When I was in my early twenties and had just started my first professional job, I thought about how much money would be needed when I retired. Although I was young and three to four decades away from retirement, I believed it was important to start planning for this eventuality. The large company that employed me had excellent pension benefits upon retirement: fixed monthly payments based on your salary/age/service, health insurance, and matching pre-tax investment funds. These benefits lowered my anxiety, but I believed that I needed to save more money.
I decided to pursue a savings goal of $1M by the time I was 40 years old. My reasoning was simple. $1M in a diversified investment portfolio should yield $40k a year and grow with inflation. I was earning a salary of less than $40k per year and $1M seemed like an impressive investment portfolio. I would be a millionaire! Saving $1M in less than 20 years would be difficult, if not impossible. However, it was worth the try. I started investing 10% of my salary each year in a diversified investment portfolio.
Early in my trading career, I traded with a trader who was previously unemployed for almost a year. He left a large energy company about five years ago for a trading position that significantly increased his salary. His trading positions initially did well, but then did poorly resulting in his dismissal. After searching for another trading position, he reluctantly accepted a trading job with a small, refined products trading company that had a poor reputation in the industry. His assignment was to interface with the large energy companies and build back the reputation of this small company. Unfortunately, putting lipstick on a pig does not make the pig a beauty queen. I liked the guy, but his company had major issues.
Over lunch, we discussed why he left a large, stable energy company. He explained that the lure of a much larger salary gave him the possibility to retire early and accumulate more material goods, like a larger house and cars. He gave up his pension benefits for the possibility of a higher future net worth and leaving the trading business before he was fifty. I asked him, “How much is enough?” He stared off into the distance and became silent. After a long pause, he said, “I don’t know.” Within a year, he changed jobs again, but this time he chose a larger, more stable company.
The question, How much is enough?, is a good one to contemplate at any age. It drives an individual, couple, or family to think deeply about their values, work, and priorities. On July 29, 2022, $1.337B was awarded to a single lottery winner, the third largest in history. The largest lottery ever awarded was $1.586B shared amongst three individuals. Most people would say that $1B was more than enough money. What would you do with all this money?
A person with $1B has unlimited choices and attracts crowds of individuals, non-profits, and investors hoping to take it. Life becomes complicated. Suddenly, universities will grant you honorary doctorates or name buildings after you for a $10M donation. Non-profits will name you ‘person-of-the-year’ at their annual fund raiser for $1M. And your email and telephone messages will be filled with wealth managers who want to buy you lunch, play a round of golf, or visit your home. Your senior minister might even stop by your house with a coffee to chat about the upcoming stewardship or building campaign. You will suddenly become popular, whether you want this attention or not.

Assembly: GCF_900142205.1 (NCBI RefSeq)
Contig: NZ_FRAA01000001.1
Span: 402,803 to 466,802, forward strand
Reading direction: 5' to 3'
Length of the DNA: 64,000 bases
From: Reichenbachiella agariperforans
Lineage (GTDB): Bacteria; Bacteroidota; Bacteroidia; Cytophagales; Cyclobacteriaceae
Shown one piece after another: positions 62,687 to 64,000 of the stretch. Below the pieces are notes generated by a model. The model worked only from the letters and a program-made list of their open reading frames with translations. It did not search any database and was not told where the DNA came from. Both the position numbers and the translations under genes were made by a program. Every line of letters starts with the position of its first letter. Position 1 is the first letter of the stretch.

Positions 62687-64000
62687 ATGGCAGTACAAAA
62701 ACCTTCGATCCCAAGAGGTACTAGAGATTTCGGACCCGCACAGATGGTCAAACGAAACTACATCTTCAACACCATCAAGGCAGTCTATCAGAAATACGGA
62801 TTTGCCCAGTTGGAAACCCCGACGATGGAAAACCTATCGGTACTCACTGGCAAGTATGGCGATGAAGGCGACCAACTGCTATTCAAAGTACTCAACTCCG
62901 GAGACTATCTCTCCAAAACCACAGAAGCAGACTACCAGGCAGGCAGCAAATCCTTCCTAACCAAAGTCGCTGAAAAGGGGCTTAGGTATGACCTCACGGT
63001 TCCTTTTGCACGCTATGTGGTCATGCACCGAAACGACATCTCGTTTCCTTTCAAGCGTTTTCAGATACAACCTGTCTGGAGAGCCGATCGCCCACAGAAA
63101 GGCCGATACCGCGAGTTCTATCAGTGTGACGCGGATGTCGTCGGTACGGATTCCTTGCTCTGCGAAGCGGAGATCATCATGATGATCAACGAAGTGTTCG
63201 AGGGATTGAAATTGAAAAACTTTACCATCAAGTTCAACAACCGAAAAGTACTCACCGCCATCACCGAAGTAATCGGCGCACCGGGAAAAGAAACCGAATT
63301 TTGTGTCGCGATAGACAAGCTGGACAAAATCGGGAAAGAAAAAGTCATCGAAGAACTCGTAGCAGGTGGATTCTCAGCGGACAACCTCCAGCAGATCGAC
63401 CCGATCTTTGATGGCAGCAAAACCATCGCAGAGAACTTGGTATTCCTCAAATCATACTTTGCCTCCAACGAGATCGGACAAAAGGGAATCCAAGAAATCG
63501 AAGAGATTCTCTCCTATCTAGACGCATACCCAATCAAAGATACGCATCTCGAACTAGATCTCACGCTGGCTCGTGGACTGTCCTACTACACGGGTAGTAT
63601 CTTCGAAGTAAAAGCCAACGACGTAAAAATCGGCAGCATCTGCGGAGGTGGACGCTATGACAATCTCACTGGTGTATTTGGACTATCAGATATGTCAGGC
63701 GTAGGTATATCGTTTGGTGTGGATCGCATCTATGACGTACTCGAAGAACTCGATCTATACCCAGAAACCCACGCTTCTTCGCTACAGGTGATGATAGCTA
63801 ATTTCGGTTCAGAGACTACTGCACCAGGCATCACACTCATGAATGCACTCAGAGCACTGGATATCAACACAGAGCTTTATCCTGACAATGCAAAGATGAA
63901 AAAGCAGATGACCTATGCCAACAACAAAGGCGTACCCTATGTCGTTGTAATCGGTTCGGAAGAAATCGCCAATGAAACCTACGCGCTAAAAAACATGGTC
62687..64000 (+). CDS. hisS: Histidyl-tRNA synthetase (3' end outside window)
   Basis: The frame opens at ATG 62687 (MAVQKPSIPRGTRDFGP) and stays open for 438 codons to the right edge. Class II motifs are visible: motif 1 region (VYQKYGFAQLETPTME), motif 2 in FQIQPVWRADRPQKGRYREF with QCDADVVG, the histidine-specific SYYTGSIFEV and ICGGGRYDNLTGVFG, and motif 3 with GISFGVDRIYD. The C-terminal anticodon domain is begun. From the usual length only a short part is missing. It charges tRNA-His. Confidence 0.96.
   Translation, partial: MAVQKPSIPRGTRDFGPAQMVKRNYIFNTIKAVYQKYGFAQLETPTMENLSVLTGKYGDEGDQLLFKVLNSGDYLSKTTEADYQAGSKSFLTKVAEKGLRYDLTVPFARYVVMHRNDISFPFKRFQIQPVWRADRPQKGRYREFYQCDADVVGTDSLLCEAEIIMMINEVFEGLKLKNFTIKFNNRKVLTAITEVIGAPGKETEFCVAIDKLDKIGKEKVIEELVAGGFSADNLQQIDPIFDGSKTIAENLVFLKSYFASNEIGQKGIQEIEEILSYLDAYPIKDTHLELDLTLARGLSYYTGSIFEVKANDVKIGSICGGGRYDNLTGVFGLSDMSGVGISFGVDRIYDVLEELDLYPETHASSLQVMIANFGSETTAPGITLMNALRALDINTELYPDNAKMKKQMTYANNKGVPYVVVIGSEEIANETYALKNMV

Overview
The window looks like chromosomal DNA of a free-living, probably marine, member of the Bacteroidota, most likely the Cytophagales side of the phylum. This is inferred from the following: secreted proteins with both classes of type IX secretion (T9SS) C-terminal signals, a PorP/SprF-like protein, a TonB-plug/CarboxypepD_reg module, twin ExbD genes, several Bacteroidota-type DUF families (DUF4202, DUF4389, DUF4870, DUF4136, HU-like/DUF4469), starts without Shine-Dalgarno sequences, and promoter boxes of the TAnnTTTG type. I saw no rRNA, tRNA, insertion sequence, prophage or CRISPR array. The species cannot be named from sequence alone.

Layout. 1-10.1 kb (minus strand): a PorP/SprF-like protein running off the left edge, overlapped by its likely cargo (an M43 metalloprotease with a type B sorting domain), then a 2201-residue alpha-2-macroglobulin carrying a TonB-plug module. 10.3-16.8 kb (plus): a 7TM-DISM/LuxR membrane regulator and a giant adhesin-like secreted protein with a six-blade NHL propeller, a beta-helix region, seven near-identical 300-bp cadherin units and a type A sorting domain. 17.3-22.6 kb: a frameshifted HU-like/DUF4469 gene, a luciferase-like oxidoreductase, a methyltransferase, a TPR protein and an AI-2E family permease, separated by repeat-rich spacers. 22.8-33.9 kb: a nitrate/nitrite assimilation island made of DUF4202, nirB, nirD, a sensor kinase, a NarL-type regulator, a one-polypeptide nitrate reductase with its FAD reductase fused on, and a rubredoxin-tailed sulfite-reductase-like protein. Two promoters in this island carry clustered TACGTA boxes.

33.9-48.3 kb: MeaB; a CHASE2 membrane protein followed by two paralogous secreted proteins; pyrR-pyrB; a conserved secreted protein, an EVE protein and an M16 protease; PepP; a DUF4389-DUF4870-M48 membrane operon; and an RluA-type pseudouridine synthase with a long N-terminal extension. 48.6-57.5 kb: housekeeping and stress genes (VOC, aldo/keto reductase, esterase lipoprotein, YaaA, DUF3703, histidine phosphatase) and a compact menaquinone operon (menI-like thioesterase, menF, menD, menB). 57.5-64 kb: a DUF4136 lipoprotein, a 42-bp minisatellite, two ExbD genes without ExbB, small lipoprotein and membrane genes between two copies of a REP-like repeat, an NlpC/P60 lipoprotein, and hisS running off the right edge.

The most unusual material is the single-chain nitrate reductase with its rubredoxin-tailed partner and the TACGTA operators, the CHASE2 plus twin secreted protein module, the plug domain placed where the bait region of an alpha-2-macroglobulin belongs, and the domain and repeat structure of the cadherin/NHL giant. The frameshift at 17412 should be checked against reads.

As I grew older, my answer to the question, How much is enough?, changed. My salary continued to increase and so did my expenses: children, a bigger house, college tuition, clothing, charities, etc. Inflation also contributed to the need for more income. Life became more complicated. Once the children went off to university, my expenses decreased but were offset by more discretionary travel while working in Europe. I was able to afford our higher expenses. But the question still nagged me. How much is enough?
During our last assignment in London, my wife and I pondered this question and decided: we have enough! Money was not the issue. What we lacked was time and our family was far away. In my youth, I did not ponder mortality or the lack of family time. As I grew older, my priorities changed. The question expanded past finances, encompassed the totality of vocation, and the deeper meaning of life.
The question, How much is enough?, isn’t relevant for the vast majority of people in the world. The average annual world income is $17,760 — far less than my 1980’s dream income of $40k per year from investing $1M. The median American yearly income is $31,133 (2019), also less than my dream 1980’s income. The average social security retirement income is $19,476 per year. People live meaningful lives without asking the question I asked many years ago. The richest people in the world can never be satisfied with material things. There will never be enough. True meaning is found in life’s most basic commodities, such as faith and community.
In Acts 3:1–10 (NRSV), Peter encountered a lame man at the temple Beautiful Gate in Jerusalem. The lame man sought alms as the Jews passed through the gate into the temple. Peter looked at the man and said, “I have no silver or gold, but what I have I give you; in the name of Jesus Christ of Nazareth, stand up and walk.” The lame man was healed. “All the people saw him walking and praising God.” Alms did not cure his disability. Money did allow him to meet life’s basic requirements. But faith healed him and gave him renewed purpose. How much is enough? As I age, less than I originally thought and that is comforting.